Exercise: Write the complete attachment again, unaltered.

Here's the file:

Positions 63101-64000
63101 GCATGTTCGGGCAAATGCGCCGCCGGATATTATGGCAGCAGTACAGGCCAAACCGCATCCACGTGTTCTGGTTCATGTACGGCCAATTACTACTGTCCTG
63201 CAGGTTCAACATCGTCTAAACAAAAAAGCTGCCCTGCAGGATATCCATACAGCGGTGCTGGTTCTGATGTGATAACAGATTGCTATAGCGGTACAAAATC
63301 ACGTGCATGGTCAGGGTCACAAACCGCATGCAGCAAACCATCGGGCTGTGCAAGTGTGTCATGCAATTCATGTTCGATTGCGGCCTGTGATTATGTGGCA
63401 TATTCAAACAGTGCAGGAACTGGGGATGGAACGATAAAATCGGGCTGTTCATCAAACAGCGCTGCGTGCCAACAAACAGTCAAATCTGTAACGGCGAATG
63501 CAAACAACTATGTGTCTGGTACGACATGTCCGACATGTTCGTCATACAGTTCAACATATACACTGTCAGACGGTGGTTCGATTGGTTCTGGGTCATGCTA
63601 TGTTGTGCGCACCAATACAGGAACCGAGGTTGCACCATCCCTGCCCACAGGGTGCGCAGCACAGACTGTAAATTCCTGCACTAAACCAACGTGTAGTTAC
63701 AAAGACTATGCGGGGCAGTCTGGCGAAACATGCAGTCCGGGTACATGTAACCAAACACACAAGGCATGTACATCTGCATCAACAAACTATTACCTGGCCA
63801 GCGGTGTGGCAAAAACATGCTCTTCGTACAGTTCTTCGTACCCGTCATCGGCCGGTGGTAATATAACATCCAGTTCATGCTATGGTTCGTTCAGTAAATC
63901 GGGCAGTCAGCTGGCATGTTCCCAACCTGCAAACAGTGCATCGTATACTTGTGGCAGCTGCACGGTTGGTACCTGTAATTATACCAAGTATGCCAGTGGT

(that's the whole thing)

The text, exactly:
Positions 63101-64000
63101 GCATGTTCGGGCAAATGCGCCGCCGGATATTATGGCAGCAGTACAGGCCAAACCGCATCCACGTGTTCTGGTTCATGTACGGCCAATTACTACTGTCCTG
63201 CAGGTTCAACATCGTCTAAACAAAAAAGCTGCCCTGCAGGATATCCATACAGCGGTGCTGGTTCTGATGTGATAACAGATTGCTATAGCGGTACAAAATC
63301 ACGTGCATGGTCAGGGTCACAAACCGCATGCAGCAAACCATCGGGCTGTGCAAGTGTGTCATGCAATTCATGTTCGATTGCGGCCTGTGATTATGTGGCA
63401 TATTCAAACAGTGCAGGAACTGGGGATGGAACGATAAAATCGGGCTGTTCATCAAACAGCGCTGCGTGCCAACAAACAGTCAAATCTGTAACGGCGAATG
63501 CAAACAACTATGTGTCTGGTACGACATGTCCGACATGTTCGTCATACAGTTCAACATATACACTGTCAGACGGTGGTTCGATTGGTTCTGGGTCATGCTA
63601 TGTTGTGCGCACCAATACAGGAACCGAGGTTGCACCATCCCTGCCCACAGGGTGCGCAGCACAGACTGTAAATTCCTGCACTAAACCAACGTGTAGTTAC
63701 AAAGACTATGCGGGGCAGTCTGGCGAAACATGCAGTCCGGGTACATGTAACCAAACACACAAGGCATGTACATCTGCATCAACAAACTATTACCTGGCCA
63801 GCGGTGTGGCAAAAACATGCTCTTCGTACAGTTCTTCGTACCCGTCATCGGCCGGTGGTAATATAACATCCAGTTCATGCTATGGTTCGTTCAGTAAATC
63901 GGGCAGTCAGCTGGCATGTTCCCAACCTGCAAACAGTGCATCGTATACTTGTGGCAGCTGCACGGTTGGTACCTGTAATTATACCAAGTATGCCAGTGGT